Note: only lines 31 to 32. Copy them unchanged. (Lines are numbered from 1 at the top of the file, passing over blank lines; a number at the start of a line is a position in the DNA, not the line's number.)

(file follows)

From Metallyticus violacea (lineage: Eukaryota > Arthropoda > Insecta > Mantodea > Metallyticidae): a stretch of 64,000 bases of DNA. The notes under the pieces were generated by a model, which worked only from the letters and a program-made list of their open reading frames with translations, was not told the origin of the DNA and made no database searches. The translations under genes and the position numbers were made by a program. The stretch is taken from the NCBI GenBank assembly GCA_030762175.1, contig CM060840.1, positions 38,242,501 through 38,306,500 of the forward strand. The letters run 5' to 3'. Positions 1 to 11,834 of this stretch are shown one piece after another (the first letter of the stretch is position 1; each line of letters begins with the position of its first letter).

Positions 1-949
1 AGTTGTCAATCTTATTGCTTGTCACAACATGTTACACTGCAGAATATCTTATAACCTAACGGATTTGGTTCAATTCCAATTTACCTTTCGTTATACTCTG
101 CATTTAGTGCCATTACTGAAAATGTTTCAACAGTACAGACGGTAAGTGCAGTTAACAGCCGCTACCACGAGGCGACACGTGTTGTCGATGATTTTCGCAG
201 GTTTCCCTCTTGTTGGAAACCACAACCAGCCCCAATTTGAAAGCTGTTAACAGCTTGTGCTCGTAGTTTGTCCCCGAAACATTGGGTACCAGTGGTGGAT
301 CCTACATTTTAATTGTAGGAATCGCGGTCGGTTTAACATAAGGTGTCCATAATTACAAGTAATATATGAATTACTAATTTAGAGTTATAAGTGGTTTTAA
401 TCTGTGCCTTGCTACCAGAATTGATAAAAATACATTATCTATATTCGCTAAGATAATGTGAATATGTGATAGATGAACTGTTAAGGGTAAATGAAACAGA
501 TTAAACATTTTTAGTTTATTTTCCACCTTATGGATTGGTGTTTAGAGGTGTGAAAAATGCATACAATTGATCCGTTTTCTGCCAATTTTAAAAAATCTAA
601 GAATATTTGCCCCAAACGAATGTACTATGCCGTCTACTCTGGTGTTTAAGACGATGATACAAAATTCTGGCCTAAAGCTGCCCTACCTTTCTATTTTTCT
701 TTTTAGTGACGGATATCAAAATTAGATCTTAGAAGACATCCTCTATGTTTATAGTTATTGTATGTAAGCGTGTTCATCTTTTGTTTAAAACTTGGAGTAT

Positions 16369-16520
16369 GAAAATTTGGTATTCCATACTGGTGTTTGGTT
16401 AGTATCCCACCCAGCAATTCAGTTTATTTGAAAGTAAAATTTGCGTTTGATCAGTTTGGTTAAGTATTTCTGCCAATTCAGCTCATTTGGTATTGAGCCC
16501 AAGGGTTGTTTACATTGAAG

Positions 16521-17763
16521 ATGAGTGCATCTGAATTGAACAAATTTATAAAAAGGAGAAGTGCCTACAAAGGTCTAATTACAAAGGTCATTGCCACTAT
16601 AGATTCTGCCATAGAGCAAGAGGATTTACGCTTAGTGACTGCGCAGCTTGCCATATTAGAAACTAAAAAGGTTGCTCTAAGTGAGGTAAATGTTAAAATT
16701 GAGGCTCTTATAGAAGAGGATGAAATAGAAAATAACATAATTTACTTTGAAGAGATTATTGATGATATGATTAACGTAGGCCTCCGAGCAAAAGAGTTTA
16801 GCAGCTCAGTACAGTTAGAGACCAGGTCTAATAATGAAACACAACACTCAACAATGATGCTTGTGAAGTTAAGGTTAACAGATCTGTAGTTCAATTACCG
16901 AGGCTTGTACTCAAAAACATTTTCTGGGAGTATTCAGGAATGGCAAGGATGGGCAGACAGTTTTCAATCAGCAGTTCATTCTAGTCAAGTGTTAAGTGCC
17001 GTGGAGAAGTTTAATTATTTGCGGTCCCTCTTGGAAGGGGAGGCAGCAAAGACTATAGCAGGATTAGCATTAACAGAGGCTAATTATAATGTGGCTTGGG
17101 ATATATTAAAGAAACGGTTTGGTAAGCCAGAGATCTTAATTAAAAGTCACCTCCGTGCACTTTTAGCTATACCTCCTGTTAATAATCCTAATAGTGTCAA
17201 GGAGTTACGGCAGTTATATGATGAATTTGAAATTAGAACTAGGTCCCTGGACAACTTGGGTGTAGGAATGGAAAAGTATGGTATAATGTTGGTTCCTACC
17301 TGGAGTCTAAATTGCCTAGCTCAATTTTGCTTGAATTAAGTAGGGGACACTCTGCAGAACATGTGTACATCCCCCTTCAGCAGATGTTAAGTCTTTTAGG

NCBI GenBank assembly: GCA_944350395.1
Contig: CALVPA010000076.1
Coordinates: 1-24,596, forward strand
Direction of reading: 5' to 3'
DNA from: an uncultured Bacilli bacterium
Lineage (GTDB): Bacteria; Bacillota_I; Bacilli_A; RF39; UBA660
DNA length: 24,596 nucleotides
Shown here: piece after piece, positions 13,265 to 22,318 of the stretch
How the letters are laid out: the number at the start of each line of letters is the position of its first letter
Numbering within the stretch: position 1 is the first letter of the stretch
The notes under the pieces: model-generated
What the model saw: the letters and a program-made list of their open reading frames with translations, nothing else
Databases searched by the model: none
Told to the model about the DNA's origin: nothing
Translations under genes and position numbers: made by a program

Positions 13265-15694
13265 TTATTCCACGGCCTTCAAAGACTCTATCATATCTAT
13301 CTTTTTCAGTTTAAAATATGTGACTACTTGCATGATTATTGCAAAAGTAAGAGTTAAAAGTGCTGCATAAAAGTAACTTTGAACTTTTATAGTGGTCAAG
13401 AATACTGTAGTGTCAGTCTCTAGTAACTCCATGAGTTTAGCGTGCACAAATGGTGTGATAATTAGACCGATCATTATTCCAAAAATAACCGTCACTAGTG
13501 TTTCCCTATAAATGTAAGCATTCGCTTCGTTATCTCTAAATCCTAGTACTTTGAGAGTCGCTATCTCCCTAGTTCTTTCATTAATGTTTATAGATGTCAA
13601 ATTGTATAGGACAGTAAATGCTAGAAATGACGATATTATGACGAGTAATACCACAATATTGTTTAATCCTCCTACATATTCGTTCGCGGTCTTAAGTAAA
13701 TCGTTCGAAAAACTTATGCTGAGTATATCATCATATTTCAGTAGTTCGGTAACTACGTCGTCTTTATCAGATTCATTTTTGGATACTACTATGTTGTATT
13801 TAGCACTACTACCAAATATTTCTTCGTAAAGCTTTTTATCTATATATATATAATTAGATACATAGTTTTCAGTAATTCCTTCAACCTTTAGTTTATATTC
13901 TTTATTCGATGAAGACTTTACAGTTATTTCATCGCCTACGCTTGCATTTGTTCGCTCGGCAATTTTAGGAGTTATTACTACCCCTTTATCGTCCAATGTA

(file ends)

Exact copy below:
DNA length: 24,596 nucleotides
Shown here: piece after piece, positions 13,265 to 22,318 of the stretch